Although J.C. argues the Department could have ordered "in-home services" or "frequent, unannounced home visits," the record indicates this would not have been effective in averting the danger to the children. A Department social worker made an unannounced home visit when A.C. was a week old, informed mother of A.C.'s need for medical attention, helped her contact the doctor's office, and instructed her on caring for the infant. This did not prevent the deterioration of A.C.'s condition under mother and J.C.'s care. In addition, despite the Department's attempts to help mother obtain services for her depression, mother "showed little or no compliance" and refused to acknowledge her diagnosis.

Both mother and J.C. challenge the court's order that they participate in individual counseling with a focus on anger management and domestic violence. J.C. argues the order was not related to the sustained allegation against him. However, even in the absence of a jurisdictional finding against J.C., the juvenile court would have had the discretion to make a dispositional order as to him. (In re I.A., supra, 201 Cal.App.4th at p. 1492.) As one court has explained: "The juvenile court may make 'all reasonable orders for the care, supervision, custody, conduct, maintenance, and support of the child.' (§ 362, subd. (a); citation.) The problem that the juvenile court seeks to address need not be described in the sustained section 300 petition. [Citation.]" (In re Briana V. (2015) 236 Cal.App.4th 297, 311.)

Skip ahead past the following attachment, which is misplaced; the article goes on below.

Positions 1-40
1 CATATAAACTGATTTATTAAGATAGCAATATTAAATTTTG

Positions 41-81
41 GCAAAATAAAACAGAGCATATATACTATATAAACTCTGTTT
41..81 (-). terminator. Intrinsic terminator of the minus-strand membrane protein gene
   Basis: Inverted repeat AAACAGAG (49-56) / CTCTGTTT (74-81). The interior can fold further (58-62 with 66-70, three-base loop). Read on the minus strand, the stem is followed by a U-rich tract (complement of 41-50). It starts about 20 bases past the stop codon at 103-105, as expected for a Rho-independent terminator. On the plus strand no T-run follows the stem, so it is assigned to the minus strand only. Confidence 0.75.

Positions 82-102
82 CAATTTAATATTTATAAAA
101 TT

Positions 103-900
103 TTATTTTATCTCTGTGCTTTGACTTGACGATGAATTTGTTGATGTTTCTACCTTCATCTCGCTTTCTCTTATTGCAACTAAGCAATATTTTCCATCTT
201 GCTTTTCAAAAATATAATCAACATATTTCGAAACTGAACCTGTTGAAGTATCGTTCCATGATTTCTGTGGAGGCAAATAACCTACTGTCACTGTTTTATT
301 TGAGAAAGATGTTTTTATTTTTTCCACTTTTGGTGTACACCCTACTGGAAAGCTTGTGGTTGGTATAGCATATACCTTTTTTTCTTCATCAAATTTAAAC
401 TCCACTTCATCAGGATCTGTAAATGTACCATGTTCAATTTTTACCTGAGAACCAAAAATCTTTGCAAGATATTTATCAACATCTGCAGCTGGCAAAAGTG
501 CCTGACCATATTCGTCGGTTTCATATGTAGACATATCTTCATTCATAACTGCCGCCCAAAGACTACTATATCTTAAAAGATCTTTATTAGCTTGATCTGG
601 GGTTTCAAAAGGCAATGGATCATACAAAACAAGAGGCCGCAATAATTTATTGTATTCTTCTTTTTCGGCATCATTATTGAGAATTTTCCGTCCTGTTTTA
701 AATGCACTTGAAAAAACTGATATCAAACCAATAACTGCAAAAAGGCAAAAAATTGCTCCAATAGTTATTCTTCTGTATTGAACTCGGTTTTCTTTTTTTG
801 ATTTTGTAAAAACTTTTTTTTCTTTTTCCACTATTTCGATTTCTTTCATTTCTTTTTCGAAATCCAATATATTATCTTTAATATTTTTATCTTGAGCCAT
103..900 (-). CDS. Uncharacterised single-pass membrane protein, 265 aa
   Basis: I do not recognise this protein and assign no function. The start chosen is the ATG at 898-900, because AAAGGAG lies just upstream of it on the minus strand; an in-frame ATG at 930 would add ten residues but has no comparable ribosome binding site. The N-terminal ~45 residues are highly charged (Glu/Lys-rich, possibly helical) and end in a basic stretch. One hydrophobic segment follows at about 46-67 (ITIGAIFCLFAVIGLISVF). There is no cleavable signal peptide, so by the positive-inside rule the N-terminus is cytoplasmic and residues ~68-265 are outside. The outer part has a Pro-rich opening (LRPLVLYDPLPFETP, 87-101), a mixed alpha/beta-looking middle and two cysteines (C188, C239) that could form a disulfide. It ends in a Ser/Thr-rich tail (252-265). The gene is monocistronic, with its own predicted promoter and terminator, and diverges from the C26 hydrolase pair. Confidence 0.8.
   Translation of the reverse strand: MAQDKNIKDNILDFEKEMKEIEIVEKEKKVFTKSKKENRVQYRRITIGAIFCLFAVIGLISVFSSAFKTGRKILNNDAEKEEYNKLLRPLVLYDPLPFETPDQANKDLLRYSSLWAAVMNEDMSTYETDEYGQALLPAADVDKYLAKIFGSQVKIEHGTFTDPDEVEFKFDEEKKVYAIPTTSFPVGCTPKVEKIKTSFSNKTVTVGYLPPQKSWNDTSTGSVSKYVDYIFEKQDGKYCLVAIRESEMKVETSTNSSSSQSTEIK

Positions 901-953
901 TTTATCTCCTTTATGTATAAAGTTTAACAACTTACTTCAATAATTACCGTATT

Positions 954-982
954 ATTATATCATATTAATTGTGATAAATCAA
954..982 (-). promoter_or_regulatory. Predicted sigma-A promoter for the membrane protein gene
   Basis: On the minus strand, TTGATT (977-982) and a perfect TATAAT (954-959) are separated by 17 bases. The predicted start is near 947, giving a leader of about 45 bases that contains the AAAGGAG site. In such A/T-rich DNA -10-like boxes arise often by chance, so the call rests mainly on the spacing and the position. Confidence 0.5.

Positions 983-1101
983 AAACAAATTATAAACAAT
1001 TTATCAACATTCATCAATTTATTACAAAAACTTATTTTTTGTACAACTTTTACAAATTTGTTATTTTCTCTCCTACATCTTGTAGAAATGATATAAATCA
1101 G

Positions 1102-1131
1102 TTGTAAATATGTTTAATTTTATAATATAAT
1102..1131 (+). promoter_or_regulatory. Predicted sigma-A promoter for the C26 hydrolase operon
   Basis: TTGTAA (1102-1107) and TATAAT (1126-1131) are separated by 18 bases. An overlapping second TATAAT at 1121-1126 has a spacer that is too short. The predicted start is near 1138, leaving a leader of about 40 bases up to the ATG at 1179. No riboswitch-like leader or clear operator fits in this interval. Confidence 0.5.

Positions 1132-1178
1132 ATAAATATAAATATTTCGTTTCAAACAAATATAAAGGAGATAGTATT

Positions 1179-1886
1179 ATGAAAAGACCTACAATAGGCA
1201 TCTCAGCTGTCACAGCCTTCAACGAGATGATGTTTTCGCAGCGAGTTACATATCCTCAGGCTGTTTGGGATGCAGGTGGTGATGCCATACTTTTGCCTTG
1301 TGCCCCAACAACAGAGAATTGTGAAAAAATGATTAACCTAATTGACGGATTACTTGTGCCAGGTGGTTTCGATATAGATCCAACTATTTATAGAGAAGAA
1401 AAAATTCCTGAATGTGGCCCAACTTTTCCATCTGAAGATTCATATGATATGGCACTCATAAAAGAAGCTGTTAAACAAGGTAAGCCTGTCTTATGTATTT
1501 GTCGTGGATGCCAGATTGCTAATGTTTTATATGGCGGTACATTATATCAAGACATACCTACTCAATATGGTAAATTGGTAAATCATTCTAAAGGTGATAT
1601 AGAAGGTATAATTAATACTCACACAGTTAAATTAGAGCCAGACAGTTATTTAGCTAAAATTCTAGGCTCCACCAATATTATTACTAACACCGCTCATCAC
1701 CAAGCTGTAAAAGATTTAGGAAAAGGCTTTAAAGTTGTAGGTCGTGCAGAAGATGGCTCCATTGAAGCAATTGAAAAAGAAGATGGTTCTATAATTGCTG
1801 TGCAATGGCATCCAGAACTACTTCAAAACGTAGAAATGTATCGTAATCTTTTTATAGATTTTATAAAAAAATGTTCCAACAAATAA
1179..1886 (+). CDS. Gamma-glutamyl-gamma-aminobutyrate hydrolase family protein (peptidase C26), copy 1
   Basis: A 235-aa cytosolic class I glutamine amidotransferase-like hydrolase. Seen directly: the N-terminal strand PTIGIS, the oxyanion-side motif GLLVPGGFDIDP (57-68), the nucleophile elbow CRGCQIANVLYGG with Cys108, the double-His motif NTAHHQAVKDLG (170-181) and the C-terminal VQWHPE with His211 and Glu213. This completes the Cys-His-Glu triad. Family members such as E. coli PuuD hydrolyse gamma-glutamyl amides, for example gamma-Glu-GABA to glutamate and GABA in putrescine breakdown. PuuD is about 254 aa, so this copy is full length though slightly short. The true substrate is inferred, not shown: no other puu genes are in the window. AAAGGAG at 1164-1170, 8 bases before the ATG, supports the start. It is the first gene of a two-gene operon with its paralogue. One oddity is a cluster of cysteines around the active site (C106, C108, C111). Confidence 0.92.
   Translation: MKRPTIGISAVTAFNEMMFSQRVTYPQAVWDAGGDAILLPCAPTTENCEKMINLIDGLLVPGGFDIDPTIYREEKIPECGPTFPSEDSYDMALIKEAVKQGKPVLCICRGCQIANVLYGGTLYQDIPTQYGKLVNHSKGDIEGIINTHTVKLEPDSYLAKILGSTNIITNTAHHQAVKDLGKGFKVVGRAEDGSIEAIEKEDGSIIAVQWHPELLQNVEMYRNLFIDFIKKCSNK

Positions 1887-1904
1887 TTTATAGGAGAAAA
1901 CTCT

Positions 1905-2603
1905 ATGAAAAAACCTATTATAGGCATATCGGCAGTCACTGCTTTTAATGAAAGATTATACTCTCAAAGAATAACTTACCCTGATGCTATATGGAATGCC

The juvenile court "has broad discretion to determine what would best serve and protect the child's interest and to fashion a dispositional order in accord with this discretion." (In re Christopher H. (1996) 50 Cal.App.4th 1001, 1006.) Here, paternal grandmother, N.M.'s foster mother, and Department social workers all observed signs of domestic violence between mother and J.C. which included J.C.'s lashing out at mother and mother's fearful demeanor toward him. In addition, there was evidence mother focused her anger on the Department instead of addressing her depression - she blamed the Department for the removal of her children and for making her participate in mental health services. Based on this evidence, the court ordered both parents to address issues of domestic violence and anger management in counseling. This was not an abuse of discretion.


The juvenile court's jurisdiction and disposition orders are affirmed. We remand for the limited purpose of directing the juvenile court to order the Department to comply with ICWA.


Judge of the Los Angeles Superior Court, assigned by the Chief Justice pursuant to article VI, section 6 of the California Constitution. --------